Paul Kennedy, co-founder of the consultancy PerformHQ, interviews Dr. Richard Hale about the future of organisational leadership.
What are your observations of what has happened to organisational leadership and management through the C-19 crisis?
The pandemic is the biggest societal crisis I have lived through. At one level it can be seen as predominantly a medical, scientific and health challenge but it demands systemic thinking for leaders across all sectors.
This requires an ability to transform ways of thinking and working psychologically, organisationally, politically and economically. Beyond the challenge of the science is the challenge of social science or what in business we call ‘management’ or ‘leadership’.
I think a critical quality of future leaders will be their ability to think and work in a systemic way, identifying and making connections between these different fields and disciplines which are often treated in a deconstructionist and siloed way.
The leaders I have been most impressed with throughout the crisis have been those who are able to work and think across professional boundaries:
- Scientific leaders and specialists seeking to influence human behaviour at a community level.
- Commercial business leaders working out how they can help local communities.
- Big gun entrepreneurial leaders showing they are agile enough to switch their entire product design and production line to support the bigger cause.
- Local retail business owners taking time out to provide social support and care for the well-being of their people.
Amidst the turmoil and tragedy of the crisis in some ways it is bringing out the best in the human condition. The true leaders will emerge from the real world and challenges they face.
Do you think there will there be a return to ‘normal’ for organisational leadership?
At the time C-19 was peaking here in the U.K. I made notes of the things I kept hearing people in business and government saying. Words and expressions like: ’seismic’, ‘back to normal’, ‘new normal’ ‘how can I contribute?’, ‘cutting some slack’, ‘mental wellbeing’, ‘’anxiety’, connection’, ‘relationships’, ‘disconnected’.
I have seen Maslow’s theory of the hierarchy of human needs in action. During the height of the crisis individuals, teams and businesses have been fighting for survival. This is understandable; we can’t be too concerned with self-development or ‘self-actualisation’ when we are preoccupied with physical safety or security for ourselves and our family.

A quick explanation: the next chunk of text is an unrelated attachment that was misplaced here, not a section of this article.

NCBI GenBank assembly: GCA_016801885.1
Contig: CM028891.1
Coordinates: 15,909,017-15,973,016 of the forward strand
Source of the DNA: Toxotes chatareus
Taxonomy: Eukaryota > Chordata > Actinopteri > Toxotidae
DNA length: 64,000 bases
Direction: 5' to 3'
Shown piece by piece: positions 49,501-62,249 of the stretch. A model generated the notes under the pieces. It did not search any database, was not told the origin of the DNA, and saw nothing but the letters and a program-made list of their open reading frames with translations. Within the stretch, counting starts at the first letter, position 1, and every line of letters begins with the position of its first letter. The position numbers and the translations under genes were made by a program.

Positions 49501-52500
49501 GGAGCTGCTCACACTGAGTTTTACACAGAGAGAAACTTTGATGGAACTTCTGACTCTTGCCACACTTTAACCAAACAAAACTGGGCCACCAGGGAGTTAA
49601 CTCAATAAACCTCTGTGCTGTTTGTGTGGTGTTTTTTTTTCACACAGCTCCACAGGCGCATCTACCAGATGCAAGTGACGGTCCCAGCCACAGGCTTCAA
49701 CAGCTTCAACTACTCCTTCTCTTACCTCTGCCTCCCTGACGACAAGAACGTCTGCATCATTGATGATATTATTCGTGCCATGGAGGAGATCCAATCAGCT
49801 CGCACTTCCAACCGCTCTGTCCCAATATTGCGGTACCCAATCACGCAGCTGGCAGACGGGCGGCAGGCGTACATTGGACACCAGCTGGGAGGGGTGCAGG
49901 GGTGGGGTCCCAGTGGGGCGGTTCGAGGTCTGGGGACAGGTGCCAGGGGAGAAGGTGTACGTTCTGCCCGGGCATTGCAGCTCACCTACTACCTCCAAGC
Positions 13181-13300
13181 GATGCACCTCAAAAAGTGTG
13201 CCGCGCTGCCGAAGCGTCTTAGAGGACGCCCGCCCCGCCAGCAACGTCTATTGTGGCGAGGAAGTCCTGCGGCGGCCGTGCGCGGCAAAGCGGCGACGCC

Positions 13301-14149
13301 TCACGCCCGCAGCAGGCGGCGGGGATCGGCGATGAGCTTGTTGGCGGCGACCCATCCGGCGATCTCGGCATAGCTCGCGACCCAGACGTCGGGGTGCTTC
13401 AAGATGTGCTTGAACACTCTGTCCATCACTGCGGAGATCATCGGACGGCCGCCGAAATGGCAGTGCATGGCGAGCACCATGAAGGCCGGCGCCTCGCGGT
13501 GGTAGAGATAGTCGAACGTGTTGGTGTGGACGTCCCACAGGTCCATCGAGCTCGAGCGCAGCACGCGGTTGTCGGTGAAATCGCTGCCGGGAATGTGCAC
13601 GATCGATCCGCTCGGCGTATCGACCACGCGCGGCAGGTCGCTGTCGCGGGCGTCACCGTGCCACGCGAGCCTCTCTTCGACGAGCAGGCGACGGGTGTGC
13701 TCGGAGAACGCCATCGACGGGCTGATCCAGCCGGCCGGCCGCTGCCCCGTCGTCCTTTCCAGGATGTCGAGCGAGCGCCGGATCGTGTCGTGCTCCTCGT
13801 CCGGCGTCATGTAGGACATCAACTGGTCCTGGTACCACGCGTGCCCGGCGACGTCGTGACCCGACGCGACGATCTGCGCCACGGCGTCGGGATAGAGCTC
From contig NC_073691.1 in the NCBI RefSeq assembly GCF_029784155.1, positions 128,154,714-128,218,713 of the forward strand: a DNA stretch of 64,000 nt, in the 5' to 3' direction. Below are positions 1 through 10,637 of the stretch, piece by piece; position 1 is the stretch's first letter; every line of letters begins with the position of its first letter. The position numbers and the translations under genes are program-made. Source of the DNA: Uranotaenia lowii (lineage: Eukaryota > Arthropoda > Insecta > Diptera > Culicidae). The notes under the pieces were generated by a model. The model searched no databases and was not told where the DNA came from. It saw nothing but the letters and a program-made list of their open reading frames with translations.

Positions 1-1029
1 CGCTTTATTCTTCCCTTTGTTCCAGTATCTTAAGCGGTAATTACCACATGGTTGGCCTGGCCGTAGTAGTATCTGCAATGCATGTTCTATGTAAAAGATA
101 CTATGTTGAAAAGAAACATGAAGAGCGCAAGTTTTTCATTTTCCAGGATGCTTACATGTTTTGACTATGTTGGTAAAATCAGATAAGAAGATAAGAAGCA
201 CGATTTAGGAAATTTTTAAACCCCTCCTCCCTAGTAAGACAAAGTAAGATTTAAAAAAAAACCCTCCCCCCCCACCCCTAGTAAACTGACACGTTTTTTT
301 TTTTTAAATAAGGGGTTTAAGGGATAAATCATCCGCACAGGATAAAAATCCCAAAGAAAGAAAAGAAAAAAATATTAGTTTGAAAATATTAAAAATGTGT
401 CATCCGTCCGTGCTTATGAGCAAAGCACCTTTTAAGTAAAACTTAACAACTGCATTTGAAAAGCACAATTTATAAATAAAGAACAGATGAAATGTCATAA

But I sense the mood music is changing. Most organisations have got to grips with what might be seen as the ‘puzzles’ presented by the crisis, such as how to keep teams and customers safe and socially distanced.
The real test of leadership now I believe will concern how leaders identify, prioritise and tackle the future challenges of their business. These will be more complex than the ‘puzzles’. It will mean asking insightful questions and drawing the heads, hearts and hands of their people to tackle those challenges which are often consigned to the ‘too difficult’ list.
- How can our senior leadership team keep their teams motivated whilst working remotely?
- How should we adapt our business strategy and route to market in a way which anticipates and influences the changes in customer expectations?
- What should be our new model of disaster recovery and business continuity planning?
- How can we enable our people to want to use communication technologies to optimise the performance of our business?
Traditional models of project management or analytical techniques won’t help leaders address such questions as these. New approaches to problem solving, leadership and organisational learning are required.
I also think there will be a new normal in terms of the ‘psychological contract’ between employers and those they employ. The bosses may feel they have the power or may in a paternalistic way feel they know what is best for their people.
HR professionals may have worked out, or solved the puzzle, of how to keep on the right side of employment law. But watch out for the humble team members or customers who will be asserting their own views on how they want to be treated.
What are you noticing in terms of creativity and transformation?
Leaders are emerging because of their willingness to free themselves from the shackles of their prior learning and understanding of how ‘we do things around here’. Organisational leaders have been talking about being more creative or innovative for years but often they have been playing at it.
By this I mean they have been making incremental rather than transformational change and often their actions have failed to match their words.
However necessity is the mother of invention. Take remote working. Pre C-19 many professions were locked into a set way working:
- City traders had to be at their desks in the City to deal – now they have learnt they can trade better across time zones working from home.
- Medical professionals had to meet their patients in their consulting room – now they are conducting consultations using remote platforms and applications.